Corn up to 7% planted while soybeans move to 3%, USDA reports
The USDA released its fourth Crop Progress report Monday afternoon. These reports run weekly through the end of November, and look at the progress and condition of various crops on a national and state-by-state scale.
As of Sunday, the report pegged corn planted at 7%, compared with 15% for the previous five-year average; 2% has emerged compared to 3% for the previous five-year average.
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As of Sunday, the report pegged soybeans planted at 3%, compared with 5% for the previous five-year average.
Spring wheat planted was reported at 13% compared with 15% for the prior five-year average; 2% has emerged compared with 4% for the previous five-year average.
Winter wheat came in at 11% vs. the 19% five-year average. Winter wheat condition was 27% good/excellent and 39% poor/very poor. This compares with the previous year average of 49% good/excellent and 19% poor/very poor.
“Today’s Crop Progress report showed corn planting progress at 7%, which is 3 points higher than last week, but 2 points shy of the analysts’ estimate and 13 points below the five-year average,” says Bob Linneman, a commodities broker with Kluis Commodity Advisors. “Soybeans planted came in at 3%, which is inline with estimates, but 2 points below the five-year average. Surprisingly, spring wheat planted came in at 13%, which is 1 point above estimates yet 7 points below the five-year average. Winter wheat conditions fell in this report when traders were looking for an improvement.”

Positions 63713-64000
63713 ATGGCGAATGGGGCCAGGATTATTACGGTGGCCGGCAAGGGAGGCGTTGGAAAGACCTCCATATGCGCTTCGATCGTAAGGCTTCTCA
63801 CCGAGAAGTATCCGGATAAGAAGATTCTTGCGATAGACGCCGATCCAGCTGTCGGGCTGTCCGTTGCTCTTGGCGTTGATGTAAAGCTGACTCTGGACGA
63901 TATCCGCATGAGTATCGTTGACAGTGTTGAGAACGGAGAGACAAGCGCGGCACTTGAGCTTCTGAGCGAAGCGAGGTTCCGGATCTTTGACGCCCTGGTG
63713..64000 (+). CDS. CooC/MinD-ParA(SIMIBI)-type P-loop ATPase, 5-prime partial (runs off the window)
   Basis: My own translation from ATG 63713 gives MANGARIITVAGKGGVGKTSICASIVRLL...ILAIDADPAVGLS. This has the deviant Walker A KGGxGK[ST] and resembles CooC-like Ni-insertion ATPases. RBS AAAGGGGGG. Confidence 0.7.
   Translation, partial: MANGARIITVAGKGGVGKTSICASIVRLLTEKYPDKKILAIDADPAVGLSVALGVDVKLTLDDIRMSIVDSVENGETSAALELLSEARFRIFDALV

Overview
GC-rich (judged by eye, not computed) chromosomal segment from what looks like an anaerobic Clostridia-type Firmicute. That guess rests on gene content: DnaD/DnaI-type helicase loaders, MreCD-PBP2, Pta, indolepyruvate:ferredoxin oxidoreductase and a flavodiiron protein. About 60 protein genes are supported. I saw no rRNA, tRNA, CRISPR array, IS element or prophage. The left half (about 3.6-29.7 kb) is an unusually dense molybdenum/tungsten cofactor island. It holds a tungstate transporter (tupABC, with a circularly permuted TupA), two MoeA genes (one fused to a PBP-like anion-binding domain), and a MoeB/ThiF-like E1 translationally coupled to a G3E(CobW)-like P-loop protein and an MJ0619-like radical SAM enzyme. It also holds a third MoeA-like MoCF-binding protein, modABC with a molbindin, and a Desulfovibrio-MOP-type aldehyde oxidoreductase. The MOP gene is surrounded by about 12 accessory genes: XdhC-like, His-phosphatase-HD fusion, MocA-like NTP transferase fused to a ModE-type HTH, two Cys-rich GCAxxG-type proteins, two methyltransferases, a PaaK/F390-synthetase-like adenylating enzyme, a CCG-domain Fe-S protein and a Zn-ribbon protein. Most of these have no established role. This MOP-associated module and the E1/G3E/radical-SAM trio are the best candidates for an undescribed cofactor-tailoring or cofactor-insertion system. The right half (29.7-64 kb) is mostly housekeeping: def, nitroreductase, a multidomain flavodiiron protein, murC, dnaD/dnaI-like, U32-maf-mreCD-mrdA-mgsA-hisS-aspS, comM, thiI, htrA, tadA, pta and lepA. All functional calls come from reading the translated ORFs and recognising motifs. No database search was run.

Oats planted was reported at 39% vs. the five-year average of 48%, and 27% of oats had emerged as of April 24, compared with 32% for the previous five-year average.
The report also indicated that nationwide, topsoil moisture is rated as 50% adequate and 16% surplus. The previous year was 59% adequate and 7% surplus.
About the report: Crop progress and condition estimates are based on survey data collected each week from early April through the end of November, according to the USDA. The non-probability crop progress and condition surveys include input from approximately 3,600 respondents whose occupations provide them opportunities to make visual observations and frequently bring them in contact with farmers in their counties. Most respondents complete the questionnaire on Friday or early Monday morning and submit them to the National Agricultural Statistics Service (NASS) field offices in their states by mail, telephone, fax, email, or through a secured internet website. A small number of reports are completed on Thursday, Saturday, and Sunday. Regardless of when questionnaires are completed, respondents are asked to report for the entire week ending on Sunday, according to the Crop Progress Report.